Kasie from Vermont asks: I am a coach in northern Vermont and many of the runners I work with are also nordic skiers. I’ve noticed an injury trend in the springtime as the high school runners switch over to the spring track season and as the adult runners jump into spring marathon training. While these runners maintain, or often improve, their cardiovascular fitness from skiing during the winter they do not seem to maintain the musculoskeletal adaptations. In order to help with this transition, I have advised keeping up with a certain amount of running during the winter season.
My question is, how much on the ground running is needed to maintain running-specific, impact-related adaptations?
Dr. Jack Daniels: During the great aerobic conditioning that is associated with skiing, there is a consistent lack of impact that comes with running. Probably the best return for the time spent running would be 30-minute sessions 2-3 times per week. If footing is too risky during the winter, and no indoor track available, I’d suggest getting to a treadmill for these runs, and keep the treadmill on a flat grade of no more than a couple % grade. Another possible approach would be to do some light plyometric bounding, which could introduce some impact as well. Maybe the skiers do some plyos already and that would be good.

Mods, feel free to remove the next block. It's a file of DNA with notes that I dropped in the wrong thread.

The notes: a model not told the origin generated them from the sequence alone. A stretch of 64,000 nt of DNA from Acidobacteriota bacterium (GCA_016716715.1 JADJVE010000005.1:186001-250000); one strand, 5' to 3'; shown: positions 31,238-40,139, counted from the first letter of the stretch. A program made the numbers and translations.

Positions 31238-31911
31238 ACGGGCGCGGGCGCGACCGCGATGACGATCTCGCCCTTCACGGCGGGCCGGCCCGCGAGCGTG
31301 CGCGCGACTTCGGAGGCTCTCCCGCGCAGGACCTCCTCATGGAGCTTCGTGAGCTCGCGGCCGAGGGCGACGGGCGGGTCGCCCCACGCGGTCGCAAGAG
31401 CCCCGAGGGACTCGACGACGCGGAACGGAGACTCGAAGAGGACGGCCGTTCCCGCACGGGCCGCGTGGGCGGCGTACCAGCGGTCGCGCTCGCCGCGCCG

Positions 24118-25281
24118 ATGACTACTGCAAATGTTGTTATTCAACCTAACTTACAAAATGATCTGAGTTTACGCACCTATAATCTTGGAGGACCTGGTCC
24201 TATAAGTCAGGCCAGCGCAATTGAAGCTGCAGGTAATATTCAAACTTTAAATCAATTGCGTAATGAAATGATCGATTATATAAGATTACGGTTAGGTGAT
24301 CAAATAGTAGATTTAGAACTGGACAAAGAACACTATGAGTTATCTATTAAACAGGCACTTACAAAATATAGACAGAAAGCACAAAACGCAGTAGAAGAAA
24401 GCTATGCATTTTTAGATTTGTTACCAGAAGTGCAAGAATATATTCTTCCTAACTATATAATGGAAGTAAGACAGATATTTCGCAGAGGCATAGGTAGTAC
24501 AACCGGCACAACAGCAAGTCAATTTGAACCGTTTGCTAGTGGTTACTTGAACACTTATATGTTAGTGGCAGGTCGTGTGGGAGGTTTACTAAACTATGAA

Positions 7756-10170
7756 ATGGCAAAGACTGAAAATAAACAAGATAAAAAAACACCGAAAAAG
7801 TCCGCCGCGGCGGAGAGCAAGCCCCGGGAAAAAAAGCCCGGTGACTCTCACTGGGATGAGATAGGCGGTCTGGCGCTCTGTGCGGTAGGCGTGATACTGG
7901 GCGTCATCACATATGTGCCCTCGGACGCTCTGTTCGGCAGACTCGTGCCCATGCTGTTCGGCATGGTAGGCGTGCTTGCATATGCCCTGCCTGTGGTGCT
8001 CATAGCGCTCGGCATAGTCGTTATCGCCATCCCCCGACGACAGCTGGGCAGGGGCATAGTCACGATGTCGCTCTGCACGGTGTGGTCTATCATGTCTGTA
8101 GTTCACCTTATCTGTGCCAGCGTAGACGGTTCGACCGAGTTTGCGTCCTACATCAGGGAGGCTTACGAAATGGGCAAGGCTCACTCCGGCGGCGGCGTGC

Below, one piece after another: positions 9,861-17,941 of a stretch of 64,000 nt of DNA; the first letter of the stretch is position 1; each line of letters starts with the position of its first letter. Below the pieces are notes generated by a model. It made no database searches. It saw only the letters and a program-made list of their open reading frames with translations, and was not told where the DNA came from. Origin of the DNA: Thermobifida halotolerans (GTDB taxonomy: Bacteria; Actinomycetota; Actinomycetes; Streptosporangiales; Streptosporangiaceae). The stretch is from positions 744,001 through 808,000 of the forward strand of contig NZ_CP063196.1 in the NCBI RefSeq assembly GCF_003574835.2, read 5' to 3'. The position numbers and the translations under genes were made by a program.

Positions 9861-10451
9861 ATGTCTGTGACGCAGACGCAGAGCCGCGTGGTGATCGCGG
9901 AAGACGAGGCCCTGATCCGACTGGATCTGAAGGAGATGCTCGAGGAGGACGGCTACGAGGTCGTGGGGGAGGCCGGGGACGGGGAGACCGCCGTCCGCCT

Main thing is to not introduce anything that is too stressful and may cause injury during the winter season. So, if just some running, I’d say abut 30 minutes of running 3 days a week. If some running is kept up most of the time then I would suggest doing some rep 200s — maye 6X200 meters in a session, but not too fast; just light and quick.